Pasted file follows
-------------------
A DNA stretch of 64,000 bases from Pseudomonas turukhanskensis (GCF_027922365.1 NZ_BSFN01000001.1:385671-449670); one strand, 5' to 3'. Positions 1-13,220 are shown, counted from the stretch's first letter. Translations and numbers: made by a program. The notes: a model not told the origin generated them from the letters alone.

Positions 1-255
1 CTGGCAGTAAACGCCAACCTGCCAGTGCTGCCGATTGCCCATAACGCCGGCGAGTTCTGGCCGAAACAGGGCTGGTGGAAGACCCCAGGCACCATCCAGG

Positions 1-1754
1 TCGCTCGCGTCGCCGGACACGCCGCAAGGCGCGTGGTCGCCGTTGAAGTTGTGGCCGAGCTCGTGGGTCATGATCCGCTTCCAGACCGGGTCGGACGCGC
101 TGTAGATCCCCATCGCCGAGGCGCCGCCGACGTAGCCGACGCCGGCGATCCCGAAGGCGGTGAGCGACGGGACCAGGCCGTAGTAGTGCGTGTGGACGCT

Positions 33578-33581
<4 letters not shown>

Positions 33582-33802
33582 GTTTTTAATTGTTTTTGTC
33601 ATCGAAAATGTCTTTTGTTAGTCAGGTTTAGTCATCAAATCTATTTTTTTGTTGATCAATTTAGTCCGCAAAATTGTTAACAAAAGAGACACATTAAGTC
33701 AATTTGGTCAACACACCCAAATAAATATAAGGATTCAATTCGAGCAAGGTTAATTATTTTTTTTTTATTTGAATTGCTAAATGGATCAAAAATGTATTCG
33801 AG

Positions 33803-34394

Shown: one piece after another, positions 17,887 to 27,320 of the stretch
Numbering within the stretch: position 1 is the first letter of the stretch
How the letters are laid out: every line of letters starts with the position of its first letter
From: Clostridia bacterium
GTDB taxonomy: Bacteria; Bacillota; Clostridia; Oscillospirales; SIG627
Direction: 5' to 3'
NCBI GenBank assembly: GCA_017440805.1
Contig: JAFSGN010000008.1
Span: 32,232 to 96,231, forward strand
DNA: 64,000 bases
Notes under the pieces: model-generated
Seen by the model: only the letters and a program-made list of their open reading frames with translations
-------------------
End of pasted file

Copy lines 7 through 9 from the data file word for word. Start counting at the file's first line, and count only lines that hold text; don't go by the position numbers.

Positions 33578-33581
<4 letters not shown>

Positions 33582-33802